Does Python really follow its philosophy of "Readability counts"?
kyrie at uh.cu
Wed Jan 14 16:48:30 CET 2009
On Wednesday 14 January 2009 02:22:45 am Paul Rubin wrote:
> 2. There is also nothing inherent in a dynamic OO language that says
> that class descriptors have to be mutable, any more than strings have
> to be mutable (Python has immutable strings). I agree that being able
> to modify class descriptors at runtime is sometimes very useful. The
> feature shouldn't be eliminated from Python or else it wouldn't be
> Python any more. But those occasions are rare enough that having to
> enable the feature by saying (e.g.) "@dynamic" before the class
> definition doesn't seem like a problem, both for encapsulation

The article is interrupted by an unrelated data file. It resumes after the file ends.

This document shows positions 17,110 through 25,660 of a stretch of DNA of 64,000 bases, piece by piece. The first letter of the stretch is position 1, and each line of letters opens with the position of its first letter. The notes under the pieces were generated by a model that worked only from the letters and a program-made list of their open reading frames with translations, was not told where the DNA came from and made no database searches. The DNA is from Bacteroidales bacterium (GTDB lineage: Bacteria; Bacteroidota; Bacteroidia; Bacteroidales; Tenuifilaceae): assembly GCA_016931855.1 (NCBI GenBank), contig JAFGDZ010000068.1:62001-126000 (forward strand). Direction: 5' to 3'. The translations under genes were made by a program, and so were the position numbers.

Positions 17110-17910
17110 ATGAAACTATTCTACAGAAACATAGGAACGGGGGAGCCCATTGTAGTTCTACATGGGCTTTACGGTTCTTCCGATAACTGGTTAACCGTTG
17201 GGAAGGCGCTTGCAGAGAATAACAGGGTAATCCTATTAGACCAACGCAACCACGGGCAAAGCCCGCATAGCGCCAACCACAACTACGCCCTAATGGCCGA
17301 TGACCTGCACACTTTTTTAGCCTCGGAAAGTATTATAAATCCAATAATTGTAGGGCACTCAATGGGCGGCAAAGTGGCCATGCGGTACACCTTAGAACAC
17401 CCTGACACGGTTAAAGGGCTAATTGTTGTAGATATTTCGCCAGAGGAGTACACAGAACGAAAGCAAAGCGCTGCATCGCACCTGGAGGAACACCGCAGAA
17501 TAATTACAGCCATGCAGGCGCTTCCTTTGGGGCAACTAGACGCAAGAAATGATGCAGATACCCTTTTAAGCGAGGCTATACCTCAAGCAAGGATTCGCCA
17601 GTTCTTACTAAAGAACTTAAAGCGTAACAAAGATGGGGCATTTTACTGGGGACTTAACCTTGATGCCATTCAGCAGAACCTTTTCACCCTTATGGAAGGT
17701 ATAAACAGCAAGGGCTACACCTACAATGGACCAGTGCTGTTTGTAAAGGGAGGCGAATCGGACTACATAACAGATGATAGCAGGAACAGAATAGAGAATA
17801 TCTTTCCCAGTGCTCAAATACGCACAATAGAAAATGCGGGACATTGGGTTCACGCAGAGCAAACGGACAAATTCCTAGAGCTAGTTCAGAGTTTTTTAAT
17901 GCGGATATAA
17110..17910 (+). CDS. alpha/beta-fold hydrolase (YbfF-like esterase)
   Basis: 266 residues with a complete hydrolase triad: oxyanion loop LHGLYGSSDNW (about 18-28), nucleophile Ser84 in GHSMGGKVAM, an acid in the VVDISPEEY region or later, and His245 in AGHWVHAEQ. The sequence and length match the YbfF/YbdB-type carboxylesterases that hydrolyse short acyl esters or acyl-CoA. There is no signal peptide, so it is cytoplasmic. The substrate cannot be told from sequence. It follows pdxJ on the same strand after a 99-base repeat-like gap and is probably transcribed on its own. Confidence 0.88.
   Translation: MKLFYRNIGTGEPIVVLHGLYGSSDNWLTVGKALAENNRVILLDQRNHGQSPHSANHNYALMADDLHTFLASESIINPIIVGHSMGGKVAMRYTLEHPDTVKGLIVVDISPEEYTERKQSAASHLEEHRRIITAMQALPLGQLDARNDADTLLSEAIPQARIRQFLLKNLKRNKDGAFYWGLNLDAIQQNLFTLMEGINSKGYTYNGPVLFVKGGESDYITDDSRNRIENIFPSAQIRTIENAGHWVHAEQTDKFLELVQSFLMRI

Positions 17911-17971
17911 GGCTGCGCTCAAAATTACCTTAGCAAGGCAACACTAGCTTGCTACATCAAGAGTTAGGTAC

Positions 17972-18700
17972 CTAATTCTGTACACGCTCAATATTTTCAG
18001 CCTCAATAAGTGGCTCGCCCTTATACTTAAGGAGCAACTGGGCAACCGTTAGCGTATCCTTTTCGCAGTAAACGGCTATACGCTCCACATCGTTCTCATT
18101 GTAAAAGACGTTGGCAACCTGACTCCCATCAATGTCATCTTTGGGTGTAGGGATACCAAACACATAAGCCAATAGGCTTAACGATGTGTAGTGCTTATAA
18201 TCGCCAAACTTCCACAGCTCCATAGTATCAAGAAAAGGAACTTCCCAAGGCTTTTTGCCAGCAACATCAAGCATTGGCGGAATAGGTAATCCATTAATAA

Why don't you do it backwards?
You *can* implement a metaclass that will remove the dynasmism from its
instances. Do it - I can give you a starting point if you wish.
But most of us are very happy with the dynamic nature of python... I chose
python _because_ of it.
> and because it can also improve performance.
Btw, for performance, there is __slots__, with the side-effect that it forbids
attribute creation 'on the fly'.
Luis Zarrabeitia (aka Kyrie)
Fac. de Matemática y Computación, UH.
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